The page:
Looking promising

GLA campaign

All indications are that Ken Livingstone will be a candidate for mayor. Whether he stands as ‘New Labour’ or as an independent, his candidacy - not to mention a victory - would be a blow against Blairism. It would create fluidity and perhaps the opportunity for revolutionaries to address the masses of working people still held in electoral thrall to the Labour Party. It is an important opportunity for revolutionaries to fight for a political space to the left of Blair’s party.

This period of delicate minuet between ‘Red Ken’ and the Millbank leadership has been preceded by a frustrating series of near-farcical attempts by the left outside Labour to unite for electoral work. Over and over again, the left’s seemingly congenital sectarianism and its sad lack of self-belief combined to wreck the project. Often, this weakness has, as a biproduct, manifested itself as bitter hostility to the CPGB, ironically the very organisation that has most consistently fought for an open, democratic and principled approach to left unity.

This hostility takes on quite absurd forms - none more so than the repeated refusal of all the factions that have been involved in the various unity attempts to even mention our name in their published reports. The latest of these entertaining ‘significant silences’ can be found in autumn’s deathly dull All Red and Green, the national bulletin of the Dave Nellist-John Nicholson Socialist Alliance. There is an inaccurate report of recent developments in the London Socialist Alliance by Nick Long. We read, for example, a comprehensive list of those participating ... excluding the CPGB, of course.

This latest manifestation of the LSA has proved to be a pretty flimsy affair so far. Its next meeting takes place on November 24, with Patrick Sikorski invited to speak on behalf of the Campaign Against Tube Privatisation. CATP has taken the decision to stand a list of 11 candidates for the Greater London Authority elections, although doubts are still being expressed whether the campaign will have sufficient cohesion or cash to actually deliver.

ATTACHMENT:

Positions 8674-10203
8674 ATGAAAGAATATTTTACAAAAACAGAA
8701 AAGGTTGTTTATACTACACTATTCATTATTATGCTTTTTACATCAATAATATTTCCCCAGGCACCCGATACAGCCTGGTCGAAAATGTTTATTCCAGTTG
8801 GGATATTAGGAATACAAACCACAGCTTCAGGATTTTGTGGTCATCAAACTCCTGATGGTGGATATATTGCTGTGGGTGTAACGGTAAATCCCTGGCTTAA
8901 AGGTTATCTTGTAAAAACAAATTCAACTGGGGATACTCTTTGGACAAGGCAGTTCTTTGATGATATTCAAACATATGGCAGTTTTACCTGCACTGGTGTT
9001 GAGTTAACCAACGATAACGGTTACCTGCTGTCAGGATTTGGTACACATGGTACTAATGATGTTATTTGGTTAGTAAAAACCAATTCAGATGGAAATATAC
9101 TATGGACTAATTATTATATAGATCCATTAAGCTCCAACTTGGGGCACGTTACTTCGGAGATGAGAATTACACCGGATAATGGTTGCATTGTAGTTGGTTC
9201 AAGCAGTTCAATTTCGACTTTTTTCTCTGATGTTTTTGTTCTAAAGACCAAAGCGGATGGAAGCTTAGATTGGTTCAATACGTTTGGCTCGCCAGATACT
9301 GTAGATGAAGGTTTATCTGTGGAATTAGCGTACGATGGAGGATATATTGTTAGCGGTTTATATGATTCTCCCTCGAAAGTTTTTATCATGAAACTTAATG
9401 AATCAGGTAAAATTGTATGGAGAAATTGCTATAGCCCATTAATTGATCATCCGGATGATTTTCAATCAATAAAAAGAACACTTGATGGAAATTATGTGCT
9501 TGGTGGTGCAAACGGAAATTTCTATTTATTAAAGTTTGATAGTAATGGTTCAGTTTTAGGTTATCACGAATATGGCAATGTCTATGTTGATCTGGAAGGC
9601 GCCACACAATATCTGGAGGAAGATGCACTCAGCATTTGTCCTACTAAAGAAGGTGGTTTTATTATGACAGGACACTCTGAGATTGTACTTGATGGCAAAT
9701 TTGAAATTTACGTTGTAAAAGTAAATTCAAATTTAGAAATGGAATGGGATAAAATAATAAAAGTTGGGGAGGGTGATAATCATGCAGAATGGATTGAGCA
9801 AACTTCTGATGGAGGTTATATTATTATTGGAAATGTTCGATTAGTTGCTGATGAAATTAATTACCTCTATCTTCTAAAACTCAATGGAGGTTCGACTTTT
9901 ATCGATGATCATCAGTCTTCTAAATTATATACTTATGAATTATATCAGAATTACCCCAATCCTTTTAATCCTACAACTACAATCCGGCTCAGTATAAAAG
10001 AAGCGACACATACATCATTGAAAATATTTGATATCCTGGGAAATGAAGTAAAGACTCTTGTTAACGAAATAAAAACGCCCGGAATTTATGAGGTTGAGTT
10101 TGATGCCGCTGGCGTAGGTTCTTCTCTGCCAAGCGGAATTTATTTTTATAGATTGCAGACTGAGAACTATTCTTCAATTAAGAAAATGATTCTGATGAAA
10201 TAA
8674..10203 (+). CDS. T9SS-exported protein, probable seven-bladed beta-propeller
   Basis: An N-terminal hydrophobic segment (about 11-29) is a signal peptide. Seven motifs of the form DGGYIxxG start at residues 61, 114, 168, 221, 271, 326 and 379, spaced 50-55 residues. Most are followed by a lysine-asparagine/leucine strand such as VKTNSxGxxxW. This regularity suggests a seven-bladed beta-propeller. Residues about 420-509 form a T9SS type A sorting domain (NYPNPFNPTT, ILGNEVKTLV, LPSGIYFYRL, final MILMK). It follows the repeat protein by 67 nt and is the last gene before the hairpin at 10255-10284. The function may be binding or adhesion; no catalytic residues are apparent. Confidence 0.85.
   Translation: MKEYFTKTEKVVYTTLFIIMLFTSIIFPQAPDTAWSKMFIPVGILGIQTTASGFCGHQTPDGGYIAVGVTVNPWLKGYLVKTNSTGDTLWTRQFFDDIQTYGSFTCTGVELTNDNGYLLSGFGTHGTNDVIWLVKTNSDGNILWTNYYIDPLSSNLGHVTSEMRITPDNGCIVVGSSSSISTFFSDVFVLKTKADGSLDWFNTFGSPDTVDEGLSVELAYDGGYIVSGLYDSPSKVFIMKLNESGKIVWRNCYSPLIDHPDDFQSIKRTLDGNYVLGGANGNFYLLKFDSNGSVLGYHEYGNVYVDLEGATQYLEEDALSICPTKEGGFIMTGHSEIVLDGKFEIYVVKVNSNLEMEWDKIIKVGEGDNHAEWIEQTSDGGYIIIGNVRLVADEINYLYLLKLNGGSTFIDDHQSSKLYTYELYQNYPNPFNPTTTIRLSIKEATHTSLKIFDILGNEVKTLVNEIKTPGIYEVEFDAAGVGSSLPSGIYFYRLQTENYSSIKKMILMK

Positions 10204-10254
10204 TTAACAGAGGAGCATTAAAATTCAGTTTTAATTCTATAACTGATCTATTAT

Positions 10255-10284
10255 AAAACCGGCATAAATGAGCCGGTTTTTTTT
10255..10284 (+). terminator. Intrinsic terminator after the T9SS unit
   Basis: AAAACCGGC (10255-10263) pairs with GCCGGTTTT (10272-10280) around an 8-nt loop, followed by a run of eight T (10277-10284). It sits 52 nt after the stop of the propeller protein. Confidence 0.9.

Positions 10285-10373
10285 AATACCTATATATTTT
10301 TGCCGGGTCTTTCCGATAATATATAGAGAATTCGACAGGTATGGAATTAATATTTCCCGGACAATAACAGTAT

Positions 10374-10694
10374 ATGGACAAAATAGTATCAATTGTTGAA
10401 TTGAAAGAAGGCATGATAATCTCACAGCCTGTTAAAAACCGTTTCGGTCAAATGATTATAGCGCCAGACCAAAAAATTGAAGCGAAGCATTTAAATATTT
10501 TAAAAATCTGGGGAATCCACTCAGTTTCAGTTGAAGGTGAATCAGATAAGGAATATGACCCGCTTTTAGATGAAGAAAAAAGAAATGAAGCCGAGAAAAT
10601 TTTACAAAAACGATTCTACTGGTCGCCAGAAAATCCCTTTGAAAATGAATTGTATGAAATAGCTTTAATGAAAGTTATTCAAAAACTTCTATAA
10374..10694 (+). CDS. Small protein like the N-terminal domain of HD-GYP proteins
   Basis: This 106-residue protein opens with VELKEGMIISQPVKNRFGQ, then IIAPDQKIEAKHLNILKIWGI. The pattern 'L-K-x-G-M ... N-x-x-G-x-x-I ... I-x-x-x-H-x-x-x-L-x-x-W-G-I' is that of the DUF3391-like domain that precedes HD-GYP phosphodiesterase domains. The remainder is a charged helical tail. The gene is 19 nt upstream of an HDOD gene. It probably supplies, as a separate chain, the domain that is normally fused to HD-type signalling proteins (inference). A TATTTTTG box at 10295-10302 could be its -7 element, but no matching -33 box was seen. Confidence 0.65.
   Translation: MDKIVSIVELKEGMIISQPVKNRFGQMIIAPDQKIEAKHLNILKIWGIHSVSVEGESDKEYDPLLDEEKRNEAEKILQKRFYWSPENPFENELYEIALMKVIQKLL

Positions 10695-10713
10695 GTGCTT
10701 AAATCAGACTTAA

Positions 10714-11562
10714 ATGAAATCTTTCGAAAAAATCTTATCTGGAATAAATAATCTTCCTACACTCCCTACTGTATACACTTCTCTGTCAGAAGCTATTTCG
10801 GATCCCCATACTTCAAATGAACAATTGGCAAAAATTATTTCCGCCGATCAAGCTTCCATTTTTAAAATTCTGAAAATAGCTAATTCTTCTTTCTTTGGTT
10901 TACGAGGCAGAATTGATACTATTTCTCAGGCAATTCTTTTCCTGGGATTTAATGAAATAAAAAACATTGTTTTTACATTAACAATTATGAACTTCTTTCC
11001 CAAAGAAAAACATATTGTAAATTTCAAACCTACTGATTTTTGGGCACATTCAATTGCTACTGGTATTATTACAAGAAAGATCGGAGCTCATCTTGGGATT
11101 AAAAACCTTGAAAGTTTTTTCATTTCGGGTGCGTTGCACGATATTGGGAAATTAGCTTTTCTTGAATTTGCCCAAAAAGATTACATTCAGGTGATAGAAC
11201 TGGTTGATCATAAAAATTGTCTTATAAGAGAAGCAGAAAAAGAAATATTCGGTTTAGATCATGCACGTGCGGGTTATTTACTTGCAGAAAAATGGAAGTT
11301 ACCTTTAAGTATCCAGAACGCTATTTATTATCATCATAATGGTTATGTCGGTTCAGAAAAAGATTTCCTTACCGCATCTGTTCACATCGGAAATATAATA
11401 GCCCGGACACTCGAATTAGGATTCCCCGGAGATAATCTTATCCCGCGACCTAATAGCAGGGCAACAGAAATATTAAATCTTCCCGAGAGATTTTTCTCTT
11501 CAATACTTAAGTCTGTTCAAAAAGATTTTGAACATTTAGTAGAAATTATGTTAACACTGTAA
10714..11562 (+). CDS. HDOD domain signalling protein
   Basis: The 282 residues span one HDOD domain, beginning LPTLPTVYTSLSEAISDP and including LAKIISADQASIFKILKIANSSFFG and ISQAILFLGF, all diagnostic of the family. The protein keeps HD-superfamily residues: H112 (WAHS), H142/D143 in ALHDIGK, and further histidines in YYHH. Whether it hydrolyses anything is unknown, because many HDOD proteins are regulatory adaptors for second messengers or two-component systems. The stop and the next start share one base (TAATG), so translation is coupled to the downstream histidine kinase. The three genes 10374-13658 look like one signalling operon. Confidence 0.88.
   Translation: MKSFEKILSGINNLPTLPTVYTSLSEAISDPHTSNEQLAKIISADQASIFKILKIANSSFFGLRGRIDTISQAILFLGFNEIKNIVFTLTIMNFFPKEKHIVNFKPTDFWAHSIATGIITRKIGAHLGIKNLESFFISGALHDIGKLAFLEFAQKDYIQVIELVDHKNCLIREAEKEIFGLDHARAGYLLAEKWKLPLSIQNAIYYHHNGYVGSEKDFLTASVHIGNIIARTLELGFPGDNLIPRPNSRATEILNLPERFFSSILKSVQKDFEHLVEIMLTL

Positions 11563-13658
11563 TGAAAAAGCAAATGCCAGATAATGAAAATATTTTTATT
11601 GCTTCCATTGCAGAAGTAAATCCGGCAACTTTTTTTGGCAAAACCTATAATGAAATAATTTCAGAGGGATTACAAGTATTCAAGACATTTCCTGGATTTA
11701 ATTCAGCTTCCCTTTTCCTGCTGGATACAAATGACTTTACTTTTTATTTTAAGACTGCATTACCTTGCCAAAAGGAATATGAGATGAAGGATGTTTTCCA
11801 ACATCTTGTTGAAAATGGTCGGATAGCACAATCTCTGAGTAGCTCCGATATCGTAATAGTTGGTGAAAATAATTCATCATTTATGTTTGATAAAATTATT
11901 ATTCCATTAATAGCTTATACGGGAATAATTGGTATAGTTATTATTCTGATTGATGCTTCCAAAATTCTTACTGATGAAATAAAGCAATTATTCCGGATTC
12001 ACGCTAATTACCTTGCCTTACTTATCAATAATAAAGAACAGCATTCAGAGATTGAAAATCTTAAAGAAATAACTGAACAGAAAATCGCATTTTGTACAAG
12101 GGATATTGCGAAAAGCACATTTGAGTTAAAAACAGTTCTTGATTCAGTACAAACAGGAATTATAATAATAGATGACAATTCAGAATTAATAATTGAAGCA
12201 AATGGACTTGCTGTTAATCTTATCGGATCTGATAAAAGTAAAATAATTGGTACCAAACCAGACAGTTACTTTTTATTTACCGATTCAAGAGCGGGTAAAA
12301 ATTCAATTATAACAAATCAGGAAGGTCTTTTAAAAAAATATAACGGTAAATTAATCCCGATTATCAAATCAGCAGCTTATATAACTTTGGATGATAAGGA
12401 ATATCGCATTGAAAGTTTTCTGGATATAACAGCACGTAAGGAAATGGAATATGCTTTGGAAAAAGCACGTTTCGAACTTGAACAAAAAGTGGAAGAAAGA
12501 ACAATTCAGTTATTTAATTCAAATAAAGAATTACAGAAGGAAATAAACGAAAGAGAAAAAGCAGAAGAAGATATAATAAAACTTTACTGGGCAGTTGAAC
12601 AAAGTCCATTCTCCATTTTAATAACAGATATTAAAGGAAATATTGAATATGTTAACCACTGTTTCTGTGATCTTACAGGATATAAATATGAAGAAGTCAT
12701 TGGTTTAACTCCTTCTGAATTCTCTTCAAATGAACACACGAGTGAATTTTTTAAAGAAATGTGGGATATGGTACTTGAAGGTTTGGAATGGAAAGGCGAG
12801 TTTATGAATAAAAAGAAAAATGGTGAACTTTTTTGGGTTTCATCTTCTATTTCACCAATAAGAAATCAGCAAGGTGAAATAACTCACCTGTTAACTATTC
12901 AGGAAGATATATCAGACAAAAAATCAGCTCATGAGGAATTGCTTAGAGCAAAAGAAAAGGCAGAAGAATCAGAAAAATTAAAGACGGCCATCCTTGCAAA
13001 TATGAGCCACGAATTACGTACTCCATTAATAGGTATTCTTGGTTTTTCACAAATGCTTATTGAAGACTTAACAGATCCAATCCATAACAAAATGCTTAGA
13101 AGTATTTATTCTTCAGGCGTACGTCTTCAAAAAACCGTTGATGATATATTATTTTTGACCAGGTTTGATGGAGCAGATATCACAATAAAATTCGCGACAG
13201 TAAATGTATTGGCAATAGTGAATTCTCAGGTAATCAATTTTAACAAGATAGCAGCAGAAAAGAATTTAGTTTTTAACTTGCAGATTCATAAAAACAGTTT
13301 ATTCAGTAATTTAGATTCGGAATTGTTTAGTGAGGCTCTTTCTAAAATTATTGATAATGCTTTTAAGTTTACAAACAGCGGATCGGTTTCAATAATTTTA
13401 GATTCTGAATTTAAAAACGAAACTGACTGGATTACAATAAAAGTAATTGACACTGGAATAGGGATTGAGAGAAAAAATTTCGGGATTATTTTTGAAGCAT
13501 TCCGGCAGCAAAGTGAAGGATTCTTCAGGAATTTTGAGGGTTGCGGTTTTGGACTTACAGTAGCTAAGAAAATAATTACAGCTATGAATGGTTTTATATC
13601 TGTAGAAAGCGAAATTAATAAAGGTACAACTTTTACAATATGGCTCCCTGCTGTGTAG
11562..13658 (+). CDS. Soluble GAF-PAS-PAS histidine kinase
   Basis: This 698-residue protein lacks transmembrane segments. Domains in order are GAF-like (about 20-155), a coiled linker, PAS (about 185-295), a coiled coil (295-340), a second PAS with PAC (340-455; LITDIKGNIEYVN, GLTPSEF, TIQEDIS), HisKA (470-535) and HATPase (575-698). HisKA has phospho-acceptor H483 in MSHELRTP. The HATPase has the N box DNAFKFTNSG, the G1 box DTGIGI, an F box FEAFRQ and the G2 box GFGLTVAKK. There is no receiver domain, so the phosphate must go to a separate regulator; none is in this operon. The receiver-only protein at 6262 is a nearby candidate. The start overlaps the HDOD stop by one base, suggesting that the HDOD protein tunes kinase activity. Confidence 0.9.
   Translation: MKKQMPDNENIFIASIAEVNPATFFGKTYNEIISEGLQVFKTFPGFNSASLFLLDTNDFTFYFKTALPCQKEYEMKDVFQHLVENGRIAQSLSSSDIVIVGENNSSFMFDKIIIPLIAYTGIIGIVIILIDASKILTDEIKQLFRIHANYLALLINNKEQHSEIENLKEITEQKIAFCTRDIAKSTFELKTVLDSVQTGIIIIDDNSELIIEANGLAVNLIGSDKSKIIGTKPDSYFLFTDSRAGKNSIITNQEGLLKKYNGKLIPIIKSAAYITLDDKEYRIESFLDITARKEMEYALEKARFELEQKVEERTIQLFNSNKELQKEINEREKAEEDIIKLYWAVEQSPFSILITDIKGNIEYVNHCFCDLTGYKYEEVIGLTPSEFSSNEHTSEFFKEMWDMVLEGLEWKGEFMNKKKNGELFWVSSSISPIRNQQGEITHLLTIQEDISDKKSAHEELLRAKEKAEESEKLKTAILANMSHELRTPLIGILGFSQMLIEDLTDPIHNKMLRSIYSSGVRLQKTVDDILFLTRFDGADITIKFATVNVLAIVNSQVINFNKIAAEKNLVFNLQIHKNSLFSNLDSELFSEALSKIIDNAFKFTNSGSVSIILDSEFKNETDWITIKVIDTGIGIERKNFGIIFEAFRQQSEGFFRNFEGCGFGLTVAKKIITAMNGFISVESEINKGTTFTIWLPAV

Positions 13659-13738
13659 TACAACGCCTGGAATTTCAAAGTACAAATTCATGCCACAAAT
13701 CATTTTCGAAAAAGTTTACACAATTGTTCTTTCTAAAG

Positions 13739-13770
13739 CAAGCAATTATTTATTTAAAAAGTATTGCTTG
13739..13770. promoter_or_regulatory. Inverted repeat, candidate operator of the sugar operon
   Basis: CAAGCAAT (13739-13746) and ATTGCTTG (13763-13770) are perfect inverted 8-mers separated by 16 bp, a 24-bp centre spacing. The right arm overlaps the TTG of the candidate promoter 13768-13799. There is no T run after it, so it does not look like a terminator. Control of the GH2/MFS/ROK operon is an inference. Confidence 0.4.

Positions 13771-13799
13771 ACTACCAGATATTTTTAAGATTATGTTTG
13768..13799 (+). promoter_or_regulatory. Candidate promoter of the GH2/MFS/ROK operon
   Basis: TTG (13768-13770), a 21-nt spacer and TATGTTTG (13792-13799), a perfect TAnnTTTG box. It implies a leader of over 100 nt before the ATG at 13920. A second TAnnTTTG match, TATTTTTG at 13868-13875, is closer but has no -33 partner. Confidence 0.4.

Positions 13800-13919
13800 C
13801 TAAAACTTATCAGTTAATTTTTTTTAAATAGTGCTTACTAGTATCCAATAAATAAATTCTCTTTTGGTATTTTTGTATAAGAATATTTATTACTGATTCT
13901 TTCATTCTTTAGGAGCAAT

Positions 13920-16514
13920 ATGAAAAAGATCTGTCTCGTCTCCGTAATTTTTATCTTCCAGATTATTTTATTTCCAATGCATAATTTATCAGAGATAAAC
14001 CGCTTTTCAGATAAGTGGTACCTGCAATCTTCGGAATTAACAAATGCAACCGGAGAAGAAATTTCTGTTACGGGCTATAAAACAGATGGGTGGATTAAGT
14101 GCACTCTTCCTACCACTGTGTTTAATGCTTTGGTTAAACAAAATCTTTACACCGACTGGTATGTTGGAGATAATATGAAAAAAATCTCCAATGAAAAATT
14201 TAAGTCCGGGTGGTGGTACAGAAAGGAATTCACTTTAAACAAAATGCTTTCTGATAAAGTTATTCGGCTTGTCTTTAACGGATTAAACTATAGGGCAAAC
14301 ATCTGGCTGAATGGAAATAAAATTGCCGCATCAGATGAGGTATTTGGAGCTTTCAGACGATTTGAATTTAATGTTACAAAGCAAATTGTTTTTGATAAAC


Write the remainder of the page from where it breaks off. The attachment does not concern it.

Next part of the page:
CATP would be able to merge pretty seamlessly with any Livingstone campaign. Ken repeatedly insists that the miserable state of transport in London is at the core of his challenge. Bearing in mind that so many of the LSA groups involved have expressed the fear of lacking ‘credibility’ with the voters, such a package is inviting.

There are therefore likely to be tensions within the alliance between those committed to a version of left unity and those who have been markedly less enthusiastic - the Socialist Party and the Socialist Workers Party, for example. Similarly, Sikorski is apparently coming under pressure from his co-thinkers in the bedraggled Fourth International Supporters Caucus to keep the rest of the left at arm’s length.

The decision to stand was confirmed at a CATP meeting on November 9 attended by about 35 comrades. There alongside Sikorski were the likes of Fiscite Brian Heron, a man renowned for his dirty anti-left witch hunts in the Socialist Labour Party.

Comrade Greg Tucker, secretary of the LSA, leading RMT militant and member of Socialist Outlook, is keen to develop cooperation between the CATP and LSA. There has been talk of possibly bringing together a joint slate. While various Fiscite leftovers may balk at such a suggestion, the RMT is setting the pace. It probably realises that bringing the left on board is the best option it has for giving itself an activist base to service a campaign of any type.

All of us should welcome the fact that an initiative supported by the transport unions in London - a bloc whose leadership remains militantly un-Blairised - has committed itself to standing candidates against Labour, possibly in concert with a huge independent challenge from Livingstone. However, these developments underline once again the opportunities the socialist and revolutionary organisations have let slip over the past period. A viable left bloc - if it had been built in a committed and non-sectarian way - could now be a position to fight for political hegemony over these developing splits from Labour.

The left may find itself once again in the guard’s van - not the vanguard.

Mark Fischer